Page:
HP stopped making webOS hardware in 2011 when the company discontinued the TouchPad tablet and Pre and Veer smartphones. But HP pledged to keep webOS alive by making the mobile operating system an open source project — and the company’s been working toward that goal in recent months.
But HP eliminated about half of the jobs in its webOS division and plans to eliminate another 8 percent of its workforce (27,000 people) soon. So it’s hardly shocking that some of the folks on the webOS team might look for opportunities elsewhere.
The Verge reports that a number of developers on the Enyo team are moving to Google. Enyo is the HTML5-based framework for developing webOS apps, and the list of defectors includes Matt McNulty, the head of the project.
It’s not yet clear what those folks will do once they get to Google, but it seems like a safe bet that they could be involved in Android development. Google’s Matias Duarte who is largely responsible for designing the look and feel of Android these days was also responsible for heading up the webOS design team when he worked at Palm… before that company was acquired by HP.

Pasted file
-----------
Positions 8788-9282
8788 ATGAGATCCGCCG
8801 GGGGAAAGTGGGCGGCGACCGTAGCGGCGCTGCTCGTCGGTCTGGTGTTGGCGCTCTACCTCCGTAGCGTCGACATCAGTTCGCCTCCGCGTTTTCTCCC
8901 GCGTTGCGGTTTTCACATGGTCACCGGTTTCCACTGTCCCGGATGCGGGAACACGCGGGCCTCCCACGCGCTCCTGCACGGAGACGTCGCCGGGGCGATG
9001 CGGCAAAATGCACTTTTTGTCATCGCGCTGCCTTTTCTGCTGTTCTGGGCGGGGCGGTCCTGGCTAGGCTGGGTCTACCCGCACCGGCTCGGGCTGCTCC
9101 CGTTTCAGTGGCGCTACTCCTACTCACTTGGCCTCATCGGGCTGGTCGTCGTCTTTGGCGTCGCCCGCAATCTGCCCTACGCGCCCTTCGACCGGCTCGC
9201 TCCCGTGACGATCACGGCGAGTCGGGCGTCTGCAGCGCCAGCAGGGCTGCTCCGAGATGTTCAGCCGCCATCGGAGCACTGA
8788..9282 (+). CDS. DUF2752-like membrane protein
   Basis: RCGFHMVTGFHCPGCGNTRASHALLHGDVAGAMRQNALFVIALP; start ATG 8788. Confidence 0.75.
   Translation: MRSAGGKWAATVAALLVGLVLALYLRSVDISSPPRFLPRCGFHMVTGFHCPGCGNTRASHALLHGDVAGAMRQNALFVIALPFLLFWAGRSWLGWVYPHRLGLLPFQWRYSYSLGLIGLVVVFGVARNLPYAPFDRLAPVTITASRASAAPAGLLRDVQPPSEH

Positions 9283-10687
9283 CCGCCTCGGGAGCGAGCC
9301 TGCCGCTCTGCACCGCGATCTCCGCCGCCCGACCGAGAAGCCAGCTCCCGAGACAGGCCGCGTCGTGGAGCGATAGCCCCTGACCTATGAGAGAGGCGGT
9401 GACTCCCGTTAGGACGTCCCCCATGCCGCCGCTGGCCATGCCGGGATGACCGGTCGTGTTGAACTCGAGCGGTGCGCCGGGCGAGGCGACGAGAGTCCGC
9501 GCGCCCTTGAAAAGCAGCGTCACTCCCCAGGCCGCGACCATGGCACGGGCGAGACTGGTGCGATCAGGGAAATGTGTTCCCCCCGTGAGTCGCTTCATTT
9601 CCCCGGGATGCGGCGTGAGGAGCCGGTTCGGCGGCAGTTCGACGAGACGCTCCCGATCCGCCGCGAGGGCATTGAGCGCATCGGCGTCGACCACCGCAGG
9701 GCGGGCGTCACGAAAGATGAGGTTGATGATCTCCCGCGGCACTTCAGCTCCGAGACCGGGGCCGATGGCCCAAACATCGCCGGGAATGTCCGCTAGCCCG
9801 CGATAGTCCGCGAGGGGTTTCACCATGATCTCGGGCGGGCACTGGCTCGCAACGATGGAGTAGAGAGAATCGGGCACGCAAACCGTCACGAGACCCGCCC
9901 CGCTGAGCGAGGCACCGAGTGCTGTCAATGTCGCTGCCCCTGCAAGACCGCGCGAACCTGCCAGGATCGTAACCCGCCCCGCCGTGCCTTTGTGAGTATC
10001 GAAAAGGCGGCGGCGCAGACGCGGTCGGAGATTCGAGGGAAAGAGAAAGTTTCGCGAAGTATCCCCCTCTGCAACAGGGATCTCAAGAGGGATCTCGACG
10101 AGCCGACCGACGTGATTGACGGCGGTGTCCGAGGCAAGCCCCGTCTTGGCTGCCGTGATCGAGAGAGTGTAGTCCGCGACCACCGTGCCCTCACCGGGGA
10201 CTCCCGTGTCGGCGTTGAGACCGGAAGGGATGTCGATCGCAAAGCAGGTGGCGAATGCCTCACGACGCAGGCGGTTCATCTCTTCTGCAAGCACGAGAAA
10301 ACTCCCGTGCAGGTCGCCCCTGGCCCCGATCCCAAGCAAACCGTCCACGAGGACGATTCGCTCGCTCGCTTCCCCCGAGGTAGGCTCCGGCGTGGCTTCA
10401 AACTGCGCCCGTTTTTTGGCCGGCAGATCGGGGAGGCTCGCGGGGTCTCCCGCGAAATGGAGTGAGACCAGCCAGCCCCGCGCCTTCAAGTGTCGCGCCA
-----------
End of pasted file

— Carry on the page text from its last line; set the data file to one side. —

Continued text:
Not all of the Enyo designers are heading to Google, and HP says it’s still committed to its open source roadmap for webOS. But at this point it’s not clear that anyone aside from some webOS enthusiasts will actually use the operating system once it transitions to open source.
While open webOS could theoretically provide an alternative to Google Android, Tizen Linux, or even iOS or Windows 8, HP hasn’t announced any plans to release phones, tablets, or other devices with webOS in the future. And no third party companies have announced any plans to develop products with the OS.
So the news that members of the web are leaving the company sure makes it feel like we’re watching sailors abandon a sinking ship.